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Sport Clubs rise above challenges to bring pride to campus

Sacramento+State+men%27s+rugby+club+captain+and+senior+Nick+Weeder+motivates+his+teammates+before+a+match.+%28Photo+Courtesy+of+Sac+State+Sport+Clubs%29
Sacramento State men's rugby club captain and senior Nick Weeder motivates his teammates before a match. (Photo Courtesy of Sac State Sport Clubs)

Sacramento State men's rugby club captain and senior Nick Weeder motivates his teammates before a match. (Photo Courtesy of Sac State Sport Clubs)

Sacramento State men's rugby club captain and senior Nick Weeder motivates his teammates before a match. (Photo Courtesy of Sac State Sport Clubs)

Stephanie Beachley

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Pride is a quality that derives from achievement, and the athletes of Sacramento State Sport Clubs exude plenty of it.

Consisting of 21 teams, Sport Clubs represent Sac State at both local and national levels. Each team is a student-run organization that functions in collaboration with the University’s Student Organizations and Leadership office.

In the past year alone, Sport Clubs have brought pride to Sac State by earning national rankings and even championships with teams such as men’s volleyball, women’s soccer and men’s rowing.

With all these achievements, it’s easy to wonder how members, such as senior and men’s rowing treasurer Taylor Grout, are able to be successful in both sports and academics without the resources that Hornet Athletics receives and provides.

“There is such a workload and stress that comes with being a student-athlete and a club officer,” Grout said. “For a Hornet athlete, if you’re doing bad in class your coach makes you go to a tutor that is provided to you. Whereas, we are very much on our own when it comes to things like that.”

Sport Club athletes are held to an academic standard just as any other student organization on campus. However, their academic resources are limited to the services that have to accommodate over 30,000 other students at Sac State.

Another hardship that Sport Clubs deal with is the lack of priority registration. NCAA-sanctioned athletes are provided with registration dates earlier than other students so that athletes are able to form their schedules around practices, competitions and achieve the coveted four-year graduation scenario.

“Priority registration is definitely a big thing,” men’s rugby captain and senior Nick Weeder said. “Especially when our practices are scheduled during times when most major classes are offered. You end up having to ask yourself ‘okay, do I want to play rugby or do I want to graduate and move on?’”

Many teams have tried to petition in the past to receive priority registration, but none have been successful. The university, however, has worked to provide more resources to take care of club athletes.

“Priority registration would be nice,” men’s volleyball outside hitter and senior John Fluette said. “Over the years though we’ve been getting more and more access to athletic trainers and treatments after matches, which is really good for the future of club sports.”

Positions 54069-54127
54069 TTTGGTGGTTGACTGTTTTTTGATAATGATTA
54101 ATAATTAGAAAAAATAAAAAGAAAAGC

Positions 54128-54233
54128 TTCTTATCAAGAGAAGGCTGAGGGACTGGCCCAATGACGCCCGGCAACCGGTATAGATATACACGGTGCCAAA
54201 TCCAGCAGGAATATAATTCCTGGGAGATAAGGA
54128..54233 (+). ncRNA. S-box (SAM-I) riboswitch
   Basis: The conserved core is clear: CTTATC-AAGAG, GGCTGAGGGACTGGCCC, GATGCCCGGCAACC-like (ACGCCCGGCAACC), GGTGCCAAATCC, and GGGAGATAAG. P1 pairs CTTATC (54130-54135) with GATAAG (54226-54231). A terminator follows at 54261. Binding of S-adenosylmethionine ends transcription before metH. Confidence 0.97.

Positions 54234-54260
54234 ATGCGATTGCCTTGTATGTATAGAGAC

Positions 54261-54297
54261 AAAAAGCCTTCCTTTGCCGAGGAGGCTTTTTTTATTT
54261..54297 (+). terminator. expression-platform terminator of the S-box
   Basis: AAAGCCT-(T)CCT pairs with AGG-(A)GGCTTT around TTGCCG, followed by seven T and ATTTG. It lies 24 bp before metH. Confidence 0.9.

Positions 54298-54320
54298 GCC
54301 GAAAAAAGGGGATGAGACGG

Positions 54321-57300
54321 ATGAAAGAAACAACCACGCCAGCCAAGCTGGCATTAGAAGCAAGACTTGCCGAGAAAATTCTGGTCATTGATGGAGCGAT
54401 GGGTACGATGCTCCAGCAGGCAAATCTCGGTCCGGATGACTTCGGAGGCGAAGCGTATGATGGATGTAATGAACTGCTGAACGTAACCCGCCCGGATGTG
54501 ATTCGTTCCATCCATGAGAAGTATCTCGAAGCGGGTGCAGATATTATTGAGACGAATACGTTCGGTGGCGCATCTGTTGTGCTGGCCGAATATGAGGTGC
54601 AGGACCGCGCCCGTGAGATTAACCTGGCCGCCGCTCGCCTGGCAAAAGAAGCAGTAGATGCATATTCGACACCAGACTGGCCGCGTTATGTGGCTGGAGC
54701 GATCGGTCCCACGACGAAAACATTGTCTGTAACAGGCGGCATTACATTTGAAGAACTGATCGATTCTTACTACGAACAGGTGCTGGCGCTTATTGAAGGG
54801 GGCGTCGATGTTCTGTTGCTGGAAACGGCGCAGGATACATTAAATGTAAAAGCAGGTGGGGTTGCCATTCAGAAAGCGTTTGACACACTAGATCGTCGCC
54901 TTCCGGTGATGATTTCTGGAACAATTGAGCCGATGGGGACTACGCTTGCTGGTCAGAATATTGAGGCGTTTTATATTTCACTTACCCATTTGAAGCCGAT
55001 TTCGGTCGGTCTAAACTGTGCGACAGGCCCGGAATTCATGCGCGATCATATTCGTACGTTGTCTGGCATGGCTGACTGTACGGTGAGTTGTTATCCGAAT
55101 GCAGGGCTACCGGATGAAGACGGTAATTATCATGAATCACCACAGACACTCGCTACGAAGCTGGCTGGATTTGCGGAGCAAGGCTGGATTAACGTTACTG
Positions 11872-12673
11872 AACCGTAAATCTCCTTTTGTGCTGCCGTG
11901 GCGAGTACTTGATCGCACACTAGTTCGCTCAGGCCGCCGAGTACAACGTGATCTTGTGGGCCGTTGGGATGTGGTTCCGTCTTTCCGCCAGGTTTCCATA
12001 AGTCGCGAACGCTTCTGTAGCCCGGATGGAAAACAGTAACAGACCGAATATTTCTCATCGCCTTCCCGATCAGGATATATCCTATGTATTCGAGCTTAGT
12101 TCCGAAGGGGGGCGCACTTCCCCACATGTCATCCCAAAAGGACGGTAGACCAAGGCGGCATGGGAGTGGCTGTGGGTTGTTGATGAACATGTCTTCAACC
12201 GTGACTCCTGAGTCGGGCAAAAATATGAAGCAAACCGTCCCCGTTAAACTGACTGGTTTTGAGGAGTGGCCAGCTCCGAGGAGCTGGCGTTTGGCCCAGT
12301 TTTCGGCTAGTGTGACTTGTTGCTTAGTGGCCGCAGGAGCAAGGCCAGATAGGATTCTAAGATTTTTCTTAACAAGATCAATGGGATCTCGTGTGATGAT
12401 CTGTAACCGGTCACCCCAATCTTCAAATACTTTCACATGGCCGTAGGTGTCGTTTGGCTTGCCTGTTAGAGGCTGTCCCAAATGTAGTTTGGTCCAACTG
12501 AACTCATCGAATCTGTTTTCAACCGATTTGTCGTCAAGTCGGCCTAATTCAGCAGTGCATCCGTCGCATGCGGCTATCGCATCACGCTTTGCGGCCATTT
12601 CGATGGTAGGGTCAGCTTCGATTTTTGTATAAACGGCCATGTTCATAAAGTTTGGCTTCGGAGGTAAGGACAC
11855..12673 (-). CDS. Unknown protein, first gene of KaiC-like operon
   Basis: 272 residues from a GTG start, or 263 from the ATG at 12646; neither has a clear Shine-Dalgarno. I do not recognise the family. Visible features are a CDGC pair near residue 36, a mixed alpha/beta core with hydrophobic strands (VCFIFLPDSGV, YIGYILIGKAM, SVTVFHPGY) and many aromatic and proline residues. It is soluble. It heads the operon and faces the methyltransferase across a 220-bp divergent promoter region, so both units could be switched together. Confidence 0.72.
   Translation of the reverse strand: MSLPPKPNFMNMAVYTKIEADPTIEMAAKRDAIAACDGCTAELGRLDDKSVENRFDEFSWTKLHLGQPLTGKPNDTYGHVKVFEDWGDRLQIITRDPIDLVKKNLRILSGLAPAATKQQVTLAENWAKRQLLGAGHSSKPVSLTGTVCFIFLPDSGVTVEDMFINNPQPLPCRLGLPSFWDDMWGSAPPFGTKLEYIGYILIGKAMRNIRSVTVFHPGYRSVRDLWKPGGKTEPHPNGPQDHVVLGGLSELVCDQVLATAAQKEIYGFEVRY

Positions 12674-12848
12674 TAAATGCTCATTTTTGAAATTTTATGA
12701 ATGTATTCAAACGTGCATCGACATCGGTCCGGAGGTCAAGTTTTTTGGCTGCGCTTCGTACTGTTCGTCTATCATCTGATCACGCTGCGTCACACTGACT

Sacramento State women’s soccer club founder Alejandra Aguilar prepares to pass the ball to a teammate. (Photo by Jaclyn Pulatie/Sac State Sport Clubs)

Although athletes are receiving more help with recovery and injury-prevention, Sport Clubs also function with limited access to training facilities. The majority of teams that require a field, currently share what are known as the intramural fields behind Yosemite Hall.

“If we were a sanctioned NCAA team, I feel like there would definitely be some benefits,” women’s soccer club founder Alejandra Aguilar said in an email interview. “We would value, for example, having access to the Hornet Athletics soccer field which is in way better condition than the field we play on.”

Funding is another issue that teams face as SOAL provides small amounts of funding to each team to help cover some expenses, but members still must pay dues out of pocket and fundraise for equipment and travel expenses.

“Sport Clubs helps a lot with funding,” Grout said. “They pay for our entry fees which is great, but it’s hard for us to be independent because we share all of our equipment with other teams at the Aquatic Center. Unless we do our own fundraising, we’re very dependent on Sport Clubs and the Aquatic Center to keep our program successful.”

However, it seems to be a natural consensus that the responsibilities of having to provide for your own club are more a blessing than a curse.

“Running or being a part of team demands a person to be organized,” Aguilar said. “Being a part of Sport Clubs has helped me grow as a person, leader, and team player. All have been essential skills that will be valuable outside of college, something I wouldn’t have learned being a part of an NCAA team.”

While most of the athletes are happy without the resources they could be receiving as NCAA competitors, one form of support that it seems could be improved is recognition by the university outside of the SOAL office.  

“It’s really nice to see ourselves in all the stuff that Sport Clubs does,” Grout said. “Pictures of athletes or us with our medals to show our school that we’re winning, if not medaling. You can see how happy we all are. It’s a morale booster especially between competitions that makes us want to keep training.”

With all the challenges faced as part of student-run organizations, Sport Club athletes are able to bring a number of local and national merits to Sac State. Most important, they are able to bring pride to the school that they love.

“I have been so proud to be part of the Sport Clubs program,” Aguilar said. “I’d recommend it to everyone because it will definitely enhance your college experience.”

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Sport Clubs rise above challenges to bring pride to campus